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Nearly 57 million students enrolled in school in the United States in 2019, according to the National Center of Education Statistics. Only around 10% of those students were in private school. 

Many families cannot afford to send their children to private schools, even if they have special needs. Even higher-income families may decide not to allocate tuition resources to their children because many of our American public schools are great! 

The coronavirus has completely changed how parents view education, however. Having to all of a sudden homeschool or supervise online learning for children has left millions of parents scrambling for another option, whether or not they ever thought they could afford it. If you’re one of them, you’re not alone! 

Private education is expensive, but there are ways to save on costs. Here are a few ideas on how to fundraise for scholarships or assistance with student learning resources like tutors or learning groups. 

fundraising for tuition - mortarboard and hundred dollar bills

State Funding for Student Scholarships and School Choice

A surprising number of states have scholarship funds for children in low-income families who want to attend private school. 

To find out, visit your state’s Department of Education Page or call them and ask. You can use the US Department of Education’s mapping tool to find those resources. 

Florida, for instance, offers scholarship funds through the Family Empowerment Scholarship Program. Families in lower-income brackets can apply for funding to enable their children to attend private schools, either for the sake of choice or for special needs.

They use private foundations, such as Step Up for Students, to administer the program. Step Up for Students has 5 distinct scholarships. One is in the case of children being bullied and looking for an alternative to their school system. 

Some states offer funding under “school choice” laws which aim to make it possible for students of all backgrounds to be able to choose their learning option. Check out this interactive guide on those laws from the National Conference of State Legislatures. The map shows that 16 states offer tax credits for private school tuition and 15 offer vouchers. You probably have a lot more options than you think!

Also read on our sister site SchoolMoney.org: Understanding Basic Tuition


Find Private Grants, Scholarships, and Local Resources

There are thousands of different grants and scholarship resources out there to help parents pay for special needs and education. Here are just a few resources. 

  • Children’s Scholarship Fund is offering support grants to parents during the COVID crisis so that they can keep paying tuition to a child’s chosen school.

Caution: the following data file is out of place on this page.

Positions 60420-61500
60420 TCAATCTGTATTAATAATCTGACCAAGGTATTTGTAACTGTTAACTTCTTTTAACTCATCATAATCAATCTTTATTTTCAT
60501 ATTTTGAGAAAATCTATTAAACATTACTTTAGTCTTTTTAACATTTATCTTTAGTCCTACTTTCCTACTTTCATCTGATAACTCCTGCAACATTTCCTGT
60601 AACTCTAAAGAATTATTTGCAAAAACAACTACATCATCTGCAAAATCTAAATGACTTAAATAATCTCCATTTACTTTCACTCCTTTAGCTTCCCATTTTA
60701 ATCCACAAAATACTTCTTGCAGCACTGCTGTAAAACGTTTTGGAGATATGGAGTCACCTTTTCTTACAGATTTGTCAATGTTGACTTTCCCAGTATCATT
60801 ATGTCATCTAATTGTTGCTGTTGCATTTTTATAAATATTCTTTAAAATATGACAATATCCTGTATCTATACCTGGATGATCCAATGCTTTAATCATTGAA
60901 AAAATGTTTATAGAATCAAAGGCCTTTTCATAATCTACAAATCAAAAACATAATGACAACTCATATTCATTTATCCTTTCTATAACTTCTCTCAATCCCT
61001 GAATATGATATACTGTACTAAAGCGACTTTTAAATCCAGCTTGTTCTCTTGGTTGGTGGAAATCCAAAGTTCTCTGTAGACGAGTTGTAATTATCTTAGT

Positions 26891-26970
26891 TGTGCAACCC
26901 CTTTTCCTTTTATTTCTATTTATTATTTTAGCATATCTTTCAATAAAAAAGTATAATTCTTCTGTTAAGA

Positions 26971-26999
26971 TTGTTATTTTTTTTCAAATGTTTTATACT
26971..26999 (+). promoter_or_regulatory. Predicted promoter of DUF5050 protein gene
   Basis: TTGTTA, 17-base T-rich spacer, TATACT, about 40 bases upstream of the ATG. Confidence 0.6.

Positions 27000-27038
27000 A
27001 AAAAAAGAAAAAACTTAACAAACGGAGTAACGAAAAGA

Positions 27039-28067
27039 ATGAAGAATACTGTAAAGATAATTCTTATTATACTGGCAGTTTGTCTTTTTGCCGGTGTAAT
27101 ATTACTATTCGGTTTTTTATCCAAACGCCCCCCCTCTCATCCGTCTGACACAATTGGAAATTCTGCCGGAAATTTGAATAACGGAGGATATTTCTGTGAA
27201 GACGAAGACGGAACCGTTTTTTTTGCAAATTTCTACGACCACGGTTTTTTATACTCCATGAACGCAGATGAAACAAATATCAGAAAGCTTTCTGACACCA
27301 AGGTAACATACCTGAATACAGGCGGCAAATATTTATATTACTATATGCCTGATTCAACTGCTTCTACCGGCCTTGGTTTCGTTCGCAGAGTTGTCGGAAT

• Scholarship Owl helps you sort through different scholarships that might be available to your child, for high school and college. 
  • You can search grant databases for resources for individuals. A growing number of charities understand the stresses being put on low-income and “normal” households alike and are offering resources to help. Candid has a free resource page. 
  • Connect with 211.org, a database of millions of resources to link you to specific support opportunities in your community. 

Reach Out to Your Private Schools of Choice

Most private schools, whether virtual or community-based, offer some sort of scholarships. Reach out to your local schools and see what might be available!

Particularly, most Catholic Dioceses offer scholarships for local schools. Many Catholic schools offer high-quality education and insist on providing options for all children, regardless of their family’s faith. You can reach out to your local Diocese to see what scholarship options are available. 

A growing number of online schools, with established systems to offer online courses, are increasing their scholarship funds or tutoring capacity to help people in need access their resources. Some are just generally affordable! Most at a minimum offer flexible payment plans. Onlineschools.org is a database of accredited resources. 

These are difficult times that are pushing our schools and educational resources in the United States and globally to innovate at warp speed. Though it is stressful in the short term, finding new ways to educate our children (and new funding streams to do so) will probably only improve systems, teacher capacity, and flexibility for working parents in the long term

Source for student enrollment numbers: NCES 

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